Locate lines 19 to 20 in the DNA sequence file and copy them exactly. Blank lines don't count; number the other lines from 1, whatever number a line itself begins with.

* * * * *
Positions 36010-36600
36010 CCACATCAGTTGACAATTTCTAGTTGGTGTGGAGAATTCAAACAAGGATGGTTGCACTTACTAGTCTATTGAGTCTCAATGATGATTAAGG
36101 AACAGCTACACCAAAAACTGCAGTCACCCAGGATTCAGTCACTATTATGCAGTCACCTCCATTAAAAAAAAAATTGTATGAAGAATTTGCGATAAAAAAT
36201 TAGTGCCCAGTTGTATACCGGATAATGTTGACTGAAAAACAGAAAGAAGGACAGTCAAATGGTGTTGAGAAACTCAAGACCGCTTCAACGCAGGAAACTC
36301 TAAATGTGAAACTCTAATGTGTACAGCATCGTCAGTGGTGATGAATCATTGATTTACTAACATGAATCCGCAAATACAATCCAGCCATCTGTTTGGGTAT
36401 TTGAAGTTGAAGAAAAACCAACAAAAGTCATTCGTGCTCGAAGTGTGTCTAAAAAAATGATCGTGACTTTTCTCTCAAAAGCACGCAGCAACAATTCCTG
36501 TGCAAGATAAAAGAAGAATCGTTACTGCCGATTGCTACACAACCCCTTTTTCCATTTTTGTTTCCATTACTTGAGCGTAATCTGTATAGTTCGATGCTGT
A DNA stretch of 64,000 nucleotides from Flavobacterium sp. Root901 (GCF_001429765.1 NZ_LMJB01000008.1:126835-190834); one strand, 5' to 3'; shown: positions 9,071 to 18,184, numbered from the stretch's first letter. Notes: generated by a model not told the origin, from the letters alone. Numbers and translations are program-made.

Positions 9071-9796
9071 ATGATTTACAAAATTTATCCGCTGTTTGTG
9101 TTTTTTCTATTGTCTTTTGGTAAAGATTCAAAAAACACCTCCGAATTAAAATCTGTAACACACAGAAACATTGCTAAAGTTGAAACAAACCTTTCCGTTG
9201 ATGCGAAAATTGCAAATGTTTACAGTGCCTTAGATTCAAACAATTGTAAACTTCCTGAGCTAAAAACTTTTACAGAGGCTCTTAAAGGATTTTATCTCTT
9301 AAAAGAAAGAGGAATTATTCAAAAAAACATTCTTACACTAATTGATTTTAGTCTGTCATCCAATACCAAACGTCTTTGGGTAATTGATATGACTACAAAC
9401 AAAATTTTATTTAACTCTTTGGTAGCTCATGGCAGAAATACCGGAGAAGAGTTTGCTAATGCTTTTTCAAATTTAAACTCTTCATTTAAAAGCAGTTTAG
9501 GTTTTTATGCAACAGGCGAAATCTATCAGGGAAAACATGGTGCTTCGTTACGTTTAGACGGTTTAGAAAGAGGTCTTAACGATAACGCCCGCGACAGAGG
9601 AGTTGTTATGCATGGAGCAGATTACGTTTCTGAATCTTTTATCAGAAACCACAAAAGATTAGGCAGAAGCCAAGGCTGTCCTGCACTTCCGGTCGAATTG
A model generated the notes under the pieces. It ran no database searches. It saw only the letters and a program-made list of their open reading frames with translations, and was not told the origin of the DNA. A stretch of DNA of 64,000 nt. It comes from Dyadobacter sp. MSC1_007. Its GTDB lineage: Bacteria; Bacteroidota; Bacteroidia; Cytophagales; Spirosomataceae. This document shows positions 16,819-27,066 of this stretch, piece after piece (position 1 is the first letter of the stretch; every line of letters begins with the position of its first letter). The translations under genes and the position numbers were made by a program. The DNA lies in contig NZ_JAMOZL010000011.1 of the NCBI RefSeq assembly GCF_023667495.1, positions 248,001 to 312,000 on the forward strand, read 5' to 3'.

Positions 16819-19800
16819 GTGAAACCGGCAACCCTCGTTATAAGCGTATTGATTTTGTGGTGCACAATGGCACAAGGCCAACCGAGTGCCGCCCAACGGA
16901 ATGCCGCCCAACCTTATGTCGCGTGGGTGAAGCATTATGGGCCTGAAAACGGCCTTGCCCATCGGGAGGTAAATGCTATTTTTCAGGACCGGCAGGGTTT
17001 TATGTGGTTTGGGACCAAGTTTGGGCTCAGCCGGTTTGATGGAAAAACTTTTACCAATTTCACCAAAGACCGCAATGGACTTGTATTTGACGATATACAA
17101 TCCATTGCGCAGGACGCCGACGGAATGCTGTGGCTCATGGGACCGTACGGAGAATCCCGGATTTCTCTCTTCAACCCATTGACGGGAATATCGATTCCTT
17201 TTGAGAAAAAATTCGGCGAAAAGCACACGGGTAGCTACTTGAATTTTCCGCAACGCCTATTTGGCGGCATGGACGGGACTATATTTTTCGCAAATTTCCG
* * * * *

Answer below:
16819 GTGAAACCGGCAACCCTCGTTATAAGCGTATTGATTTTGTGGTGCACAATGGCACAAGGCCAACCGAGTGCCGCCCAACGGA
16901 ATGCCGCCCAACCTTATGTCGCGTGGGTGAAGCATTATGGGCCTGAAAACGGCCTTGCCCATCGGGAGGTAAATGCTATTTTTCAGGACCGGCAGGGTTT